Quantitative What?

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My hero Milton Friedman is more succinct:

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Update: The ever cheerful folks at Bankrupting America help explain why many of your friends, relatives and neighbors can’t find jobs.  Clue:  Nothing the Fed is doing is helping to resolve this problem:

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19 Responses to Quantitative What?

  • Blackadder says:

    There has recently been a back and forth over the question of whether Milton Friedman would support QEII if he were alive today. Personally I think those arguing that he would have supported it have the better of the argument. Indeed, if you look at Friedman’s Monetary History of the United States, he blames the Great Depression on the Fed’s refusal to use monetary expansion to offset the decline in the supply of money and credit that happened in 1929.

  • woodie says:

    Friedman, as a a leader of the Monetarists, argued that a steady, small expansion of the money supply was the only wise policy, and he warned against efforts by a treasury or central bank to do otherwise. The only difference between Friedman and Bernanke is not policy but the speed of implementation.

  • Disagree with you BA. Friedman wanted a steady growth in the monetary supply, and that is clearly not what the Quantitative Easing policy is attempting to accomplish. I believe Metzler is on target in his analysis:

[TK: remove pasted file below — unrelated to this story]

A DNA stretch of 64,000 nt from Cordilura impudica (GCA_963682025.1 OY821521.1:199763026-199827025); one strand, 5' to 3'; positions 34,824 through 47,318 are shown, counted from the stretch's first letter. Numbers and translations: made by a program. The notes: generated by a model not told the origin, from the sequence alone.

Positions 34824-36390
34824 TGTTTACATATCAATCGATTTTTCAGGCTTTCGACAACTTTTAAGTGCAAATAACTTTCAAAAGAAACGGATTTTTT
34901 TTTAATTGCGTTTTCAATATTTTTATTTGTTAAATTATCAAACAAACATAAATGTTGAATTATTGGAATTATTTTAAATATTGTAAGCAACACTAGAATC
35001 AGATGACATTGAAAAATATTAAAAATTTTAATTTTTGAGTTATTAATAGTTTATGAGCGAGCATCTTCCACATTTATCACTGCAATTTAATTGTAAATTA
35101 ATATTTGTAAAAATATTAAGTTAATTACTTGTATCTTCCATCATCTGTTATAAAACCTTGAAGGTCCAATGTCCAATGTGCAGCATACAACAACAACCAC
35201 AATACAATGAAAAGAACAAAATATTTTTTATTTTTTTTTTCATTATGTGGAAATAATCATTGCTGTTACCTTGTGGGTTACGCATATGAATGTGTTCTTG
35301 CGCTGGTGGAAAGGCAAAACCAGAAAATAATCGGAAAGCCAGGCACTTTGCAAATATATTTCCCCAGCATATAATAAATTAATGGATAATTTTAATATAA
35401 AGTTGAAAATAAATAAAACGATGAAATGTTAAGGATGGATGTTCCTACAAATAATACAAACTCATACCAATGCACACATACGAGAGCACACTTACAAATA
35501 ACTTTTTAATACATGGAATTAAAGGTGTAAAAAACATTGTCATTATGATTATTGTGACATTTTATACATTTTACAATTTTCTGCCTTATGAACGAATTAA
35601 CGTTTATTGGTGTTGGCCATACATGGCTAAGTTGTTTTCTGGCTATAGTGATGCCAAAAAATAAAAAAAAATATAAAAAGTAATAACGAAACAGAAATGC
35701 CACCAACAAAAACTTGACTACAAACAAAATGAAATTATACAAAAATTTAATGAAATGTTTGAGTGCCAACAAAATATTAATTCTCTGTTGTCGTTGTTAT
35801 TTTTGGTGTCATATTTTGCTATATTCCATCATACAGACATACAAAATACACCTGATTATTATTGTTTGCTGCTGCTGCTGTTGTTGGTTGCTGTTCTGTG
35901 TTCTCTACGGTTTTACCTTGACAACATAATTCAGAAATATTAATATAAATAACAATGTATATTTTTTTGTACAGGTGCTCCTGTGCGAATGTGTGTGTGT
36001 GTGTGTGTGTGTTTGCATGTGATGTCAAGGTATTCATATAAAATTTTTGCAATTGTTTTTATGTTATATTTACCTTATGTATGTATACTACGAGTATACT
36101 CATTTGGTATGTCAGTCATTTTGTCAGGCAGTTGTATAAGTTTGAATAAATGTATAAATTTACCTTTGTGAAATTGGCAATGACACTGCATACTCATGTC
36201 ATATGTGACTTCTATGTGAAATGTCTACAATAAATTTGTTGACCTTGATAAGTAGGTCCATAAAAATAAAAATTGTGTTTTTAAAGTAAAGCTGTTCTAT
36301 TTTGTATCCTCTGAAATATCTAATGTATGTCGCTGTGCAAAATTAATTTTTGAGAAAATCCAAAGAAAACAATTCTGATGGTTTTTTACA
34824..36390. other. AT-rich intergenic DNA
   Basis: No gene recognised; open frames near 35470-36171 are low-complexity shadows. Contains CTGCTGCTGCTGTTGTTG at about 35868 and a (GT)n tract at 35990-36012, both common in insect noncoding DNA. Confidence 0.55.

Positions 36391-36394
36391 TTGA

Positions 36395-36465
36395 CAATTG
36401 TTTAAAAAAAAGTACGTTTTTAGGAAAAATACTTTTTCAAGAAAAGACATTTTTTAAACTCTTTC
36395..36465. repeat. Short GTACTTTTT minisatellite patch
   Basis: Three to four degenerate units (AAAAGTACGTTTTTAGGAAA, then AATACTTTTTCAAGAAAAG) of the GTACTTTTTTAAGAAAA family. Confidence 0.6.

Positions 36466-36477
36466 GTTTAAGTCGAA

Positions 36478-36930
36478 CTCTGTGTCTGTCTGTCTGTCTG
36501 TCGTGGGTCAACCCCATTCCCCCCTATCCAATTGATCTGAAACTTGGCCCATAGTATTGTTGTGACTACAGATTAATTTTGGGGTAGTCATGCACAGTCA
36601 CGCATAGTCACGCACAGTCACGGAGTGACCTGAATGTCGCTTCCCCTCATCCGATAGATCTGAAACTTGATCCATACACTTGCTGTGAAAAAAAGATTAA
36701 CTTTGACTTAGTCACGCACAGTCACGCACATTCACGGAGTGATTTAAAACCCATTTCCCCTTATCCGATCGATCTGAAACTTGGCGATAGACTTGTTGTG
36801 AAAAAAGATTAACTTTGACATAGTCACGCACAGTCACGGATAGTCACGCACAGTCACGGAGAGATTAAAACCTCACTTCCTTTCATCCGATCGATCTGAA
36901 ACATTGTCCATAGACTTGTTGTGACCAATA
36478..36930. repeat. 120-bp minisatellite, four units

“Friedman’s main message for central banks was to maintain a monetary rule that kept the growth of the money supply constant. In his Newsweek column, “Inflation and Jobs” (Nov. 12, 1979), for example, Friedman emphasized that “unemployment is . . . a side effect of the cure for inflation,” so that if a central bank “cured” unemployment by inflating, it “will have unemployment later.” In other words, don’t try it.

    Friedman’s Newsweek column for July 28, 1980 (“Improving Monetary Policy”) came with the unemployment rate rising past 7%. His proposals for improving policy made no mention of using monetary expansion to reduce unemployment. He proposed rules for stable growth to achieve target “dollar levels of monetary aggregates.”

    Friedman served on President Reagan’s economic policy advisory board. His memos on monetary policy repeat the themes he made familiar to Newsweek readers and others all over the world. There is not a word suggesting that monetary policy should try to raise the inflation rate in order to reduce the unemployment rate.

    This is unsurprising, as he had explained many times in the past that any such reduction would be temporary and last only until people caught on to the higher inflation. At that point, they would demand higher wages and interest rates.

    Friedman made an exception to his rule about steady-state monetary policy in case of deflation. When prices fell, as they had during the Great Depression or in Japan in the 1990s, he urged the central bank to increase money growth. I served as one of two honorary advisers to the Bank of Japan in the 1990s. With short-term rates close to zero, I gave the same advice, urging the bank several times to buy long-term bonds or foreign exchange to increase money growth until deflation ended.

    All this is not relevant now, since there is no sign of deflation in the United States. The Fed’s claim that there is a risk of deflation should embarrass it. …”

    http://raymondpronk.wordpress.com/2010/11/08/milton-friedman-on-printing-money-or-quantitative-easing-to-increase-inflation-and-reduce-unemployment-absolutely-not/

  • T. Shaw says:

    What could go wrong!

    Full speed ahead!!

    BA: The Great Depression (G-D) Fed SHRANK (or allowed it to happen) the Money Supply (whatever ‘measure’ you believe in) by one-third because it thought that was what was needed.